The opinion of the court was delivered by: Samuel Der-yeghiayan, District Judge
This matter is before the court on Petitioner Sherman Johnson's ("Johnson") petition for a writ of habeas corpus ("Petition"). For the reasons stated below, we deny the Petition.
Johnson was charged in connection with the murder of a tenant in the building where he sold drugs. People v. Johnson, No.1-97-3732 (Ill. App. Ct. 1999). After a bench trial in the Circuit Court of Cook County, Illinois, Johnson was convicted of first degree murder, solicitation of murder for hire, solicitation of murder, and conspiracy to commit murder. The court sentenced Johnson to life imprisonment. On June 18, 1999, the Illinois Appellate Court affirmed Johnson's conviction and sentence. On October 6, 1999, the Illinois Supreme Court denied Johnson's petition for leave to appeal. Johnson subsequently filed a post-conviction petition for collateral review of his conviction in the Circuit Court of Cook County, Illinois. The court dismissed Johnson's post-conviction petition without an evidentiary hearing on February 3, 2005. On September 28, 2007, the Illinois Appellate Court affirmed the dismissal of the post-conviction petition. Johnson then filed a petition for leave to appeal to the Illinois Supreme Court. On January 30, 2008, the Illinois Supreme Court denied Johnson's petition for leave to appeal. Johnson has now brought the instant pro se petition for a writ of habeas corpus.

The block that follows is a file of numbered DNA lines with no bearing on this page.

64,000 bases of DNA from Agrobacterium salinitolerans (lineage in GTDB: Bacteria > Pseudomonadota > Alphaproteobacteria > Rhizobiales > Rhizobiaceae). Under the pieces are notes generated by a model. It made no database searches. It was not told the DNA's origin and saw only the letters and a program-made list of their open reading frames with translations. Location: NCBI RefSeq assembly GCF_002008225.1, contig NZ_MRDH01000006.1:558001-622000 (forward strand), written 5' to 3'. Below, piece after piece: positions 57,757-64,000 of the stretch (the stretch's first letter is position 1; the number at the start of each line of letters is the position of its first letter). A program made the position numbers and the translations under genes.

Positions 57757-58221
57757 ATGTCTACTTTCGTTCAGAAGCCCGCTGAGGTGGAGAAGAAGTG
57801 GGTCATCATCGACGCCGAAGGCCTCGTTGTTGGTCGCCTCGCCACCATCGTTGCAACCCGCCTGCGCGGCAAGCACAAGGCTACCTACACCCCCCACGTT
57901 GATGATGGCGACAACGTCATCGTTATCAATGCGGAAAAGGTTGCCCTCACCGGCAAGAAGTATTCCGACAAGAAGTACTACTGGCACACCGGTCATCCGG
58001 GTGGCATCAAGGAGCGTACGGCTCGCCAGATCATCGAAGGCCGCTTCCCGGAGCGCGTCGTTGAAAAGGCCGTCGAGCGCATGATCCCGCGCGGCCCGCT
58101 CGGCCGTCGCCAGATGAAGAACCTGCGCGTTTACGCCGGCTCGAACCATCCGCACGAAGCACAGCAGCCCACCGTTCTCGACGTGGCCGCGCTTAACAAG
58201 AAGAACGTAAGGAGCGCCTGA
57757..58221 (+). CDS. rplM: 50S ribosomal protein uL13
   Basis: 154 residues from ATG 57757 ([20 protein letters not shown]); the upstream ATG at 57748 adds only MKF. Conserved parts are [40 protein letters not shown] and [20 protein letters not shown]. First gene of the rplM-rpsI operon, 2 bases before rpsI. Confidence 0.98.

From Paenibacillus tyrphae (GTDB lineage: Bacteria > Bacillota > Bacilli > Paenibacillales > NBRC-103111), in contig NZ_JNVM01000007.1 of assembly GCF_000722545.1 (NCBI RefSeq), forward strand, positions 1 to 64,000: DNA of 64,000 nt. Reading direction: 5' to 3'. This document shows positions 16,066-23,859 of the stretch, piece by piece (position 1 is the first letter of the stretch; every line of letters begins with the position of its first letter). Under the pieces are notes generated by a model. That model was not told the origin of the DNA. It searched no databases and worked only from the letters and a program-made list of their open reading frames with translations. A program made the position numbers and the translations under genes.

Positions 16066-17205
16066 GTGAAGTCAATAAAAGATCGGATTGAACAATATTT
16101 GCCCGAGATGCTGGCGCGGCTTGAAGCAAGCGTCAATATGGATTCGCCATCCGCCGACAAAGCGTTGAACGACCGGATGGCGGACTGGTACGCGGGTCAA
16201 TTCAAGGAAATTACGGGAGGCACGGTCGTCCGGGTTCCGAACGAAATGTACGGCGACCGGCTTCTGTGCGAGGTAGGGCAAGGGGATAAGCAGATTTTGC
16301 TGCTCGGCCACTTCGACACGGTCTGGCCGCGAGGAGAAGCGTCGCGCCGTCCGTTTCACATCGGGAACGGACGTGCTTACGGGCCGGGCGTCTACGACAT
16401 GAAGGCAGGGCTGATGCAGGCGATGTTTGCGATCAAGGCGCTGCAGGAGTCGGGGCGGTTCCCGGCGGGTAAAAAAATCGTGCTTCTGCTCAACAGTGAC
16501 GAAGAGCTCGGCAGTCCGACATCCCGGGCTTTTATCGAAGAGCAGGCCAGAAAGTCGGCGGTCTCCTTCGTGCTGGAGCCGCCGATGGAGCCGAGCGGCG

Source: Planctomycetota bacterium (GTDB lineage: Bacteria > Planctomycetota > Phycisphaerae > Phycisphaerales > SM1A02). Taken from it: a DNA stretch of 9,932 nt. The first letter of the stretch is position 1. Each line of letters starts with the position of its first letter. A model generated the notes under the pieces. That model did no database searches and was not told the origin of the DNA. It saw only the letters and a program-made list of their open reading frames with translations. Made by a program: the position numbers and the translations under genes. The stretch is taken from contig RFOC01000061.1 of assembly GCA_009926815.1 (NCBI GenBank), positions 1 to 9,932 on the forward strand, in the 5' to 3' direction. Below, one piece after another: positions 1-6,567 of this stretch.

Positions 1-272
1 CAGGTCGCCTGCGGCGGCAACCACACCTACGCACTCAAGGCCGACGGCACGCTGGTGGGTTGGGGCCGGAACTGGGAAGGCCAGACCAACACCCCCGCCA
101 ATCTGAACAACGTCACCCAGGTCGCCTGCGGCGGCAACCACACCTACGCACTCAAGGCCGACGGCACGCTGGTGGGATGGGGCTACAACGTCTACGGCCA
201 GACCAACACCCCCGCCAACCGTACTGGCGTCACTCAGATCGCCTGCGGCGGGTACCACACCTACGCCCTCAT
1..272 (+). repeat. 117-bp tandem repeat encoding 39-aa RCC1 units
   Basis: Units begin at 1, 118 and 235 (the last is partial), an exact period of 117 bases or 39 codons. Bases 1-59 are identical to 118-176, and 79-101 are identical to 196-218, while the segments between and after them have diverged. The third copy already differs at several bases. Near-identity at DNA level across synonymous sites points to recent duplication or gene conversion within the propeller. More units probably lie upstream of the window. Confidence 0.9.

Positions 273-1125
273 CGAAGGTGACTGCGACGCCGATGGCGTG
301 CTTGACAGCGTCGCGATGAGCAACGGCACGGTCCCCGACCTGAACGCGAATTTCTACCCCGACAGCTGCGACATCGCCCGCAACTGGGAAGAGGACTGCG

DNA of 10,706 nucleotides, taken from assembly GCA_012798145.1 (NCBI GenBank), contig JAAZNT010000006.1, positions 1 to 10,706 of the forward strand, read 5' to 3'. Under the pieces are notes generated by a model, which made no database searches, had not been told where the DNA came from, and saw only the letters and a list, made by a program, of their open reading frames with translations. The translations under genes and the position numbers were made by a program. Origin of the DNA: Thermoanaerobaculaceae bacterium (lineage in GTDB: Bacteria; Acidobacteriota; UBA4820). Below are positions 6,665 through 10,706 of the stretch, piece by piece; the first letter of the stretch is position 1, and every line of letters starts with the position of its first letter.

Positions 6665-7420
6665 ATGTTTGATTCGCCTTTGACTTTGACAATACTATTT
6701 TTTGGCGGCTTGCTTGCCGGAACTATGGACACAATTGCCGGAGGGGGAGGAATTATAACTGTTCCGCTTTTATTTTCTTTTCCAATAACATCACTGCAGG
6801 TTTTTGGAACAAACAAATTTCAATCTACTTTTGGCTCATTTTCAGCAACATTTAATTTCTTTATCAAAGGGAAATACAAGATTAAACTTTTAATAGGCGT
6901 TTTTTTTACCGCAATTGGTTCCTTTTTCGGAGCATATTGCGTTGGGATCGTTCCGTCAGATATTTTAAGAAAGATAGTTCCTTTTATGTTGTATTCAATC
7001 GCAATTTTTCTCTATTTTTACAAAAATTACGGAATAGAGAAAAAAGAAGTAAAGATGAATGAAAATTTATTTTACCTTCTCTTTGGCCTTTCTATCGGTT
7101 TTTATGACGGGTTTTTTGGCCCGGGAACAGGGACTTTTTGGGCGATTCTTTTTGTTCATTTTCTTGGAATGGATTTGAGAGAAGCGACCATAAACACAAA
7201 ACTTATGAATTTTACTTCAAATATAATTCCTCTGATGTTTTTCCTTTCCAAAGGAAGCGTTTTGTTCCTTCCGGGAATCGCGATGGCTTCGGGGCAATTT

A district court may entertain a habeas corpus petition from a "person in custody pursuant to the judgment of a State court only on the grounds that he is in custody in violation of the Constitution or laws or treaties of the United States." 28 U.S.C. § 2254(a). Pursuant to 28 U.S.C. § 2254, a writ of habeas corpus will not be granted unless "the applicant has exhausted the remedies available in the courts of the State; . . . or there is an absence of available State corrective process; or . . . circumstances exist that render such process ineffective to protect the rights of the applicant." 28 U.S.C. § 2254(b)(1). A federal court can only grant a habeas petition "if the state court's decision: (1) was 'contrary to . . . clearly established Federal law, as determined by the Supreme Court of the United States'; or (2) 'involved an unreasonable application of . . . clearly established Federal law, as determined by the Supreme Court of the United States.'" McDowell v. Kingston, 497 F.3d 757, 761 (7th Cir. 2007)(quoting in part 28 U.S.C. § 2254(d)(1)). The decision by a state court is deemed to be "'contrary to' clearly established federal law if the state court either 'applies a rule that contradicts the governing law' set forth by the Supreme Court or decides a case differently than the Supreme Court has on materially indistinguishable facts." Id. (quoting in part Williams v. Taylor, 529 U.S. 362, 405 (2000)).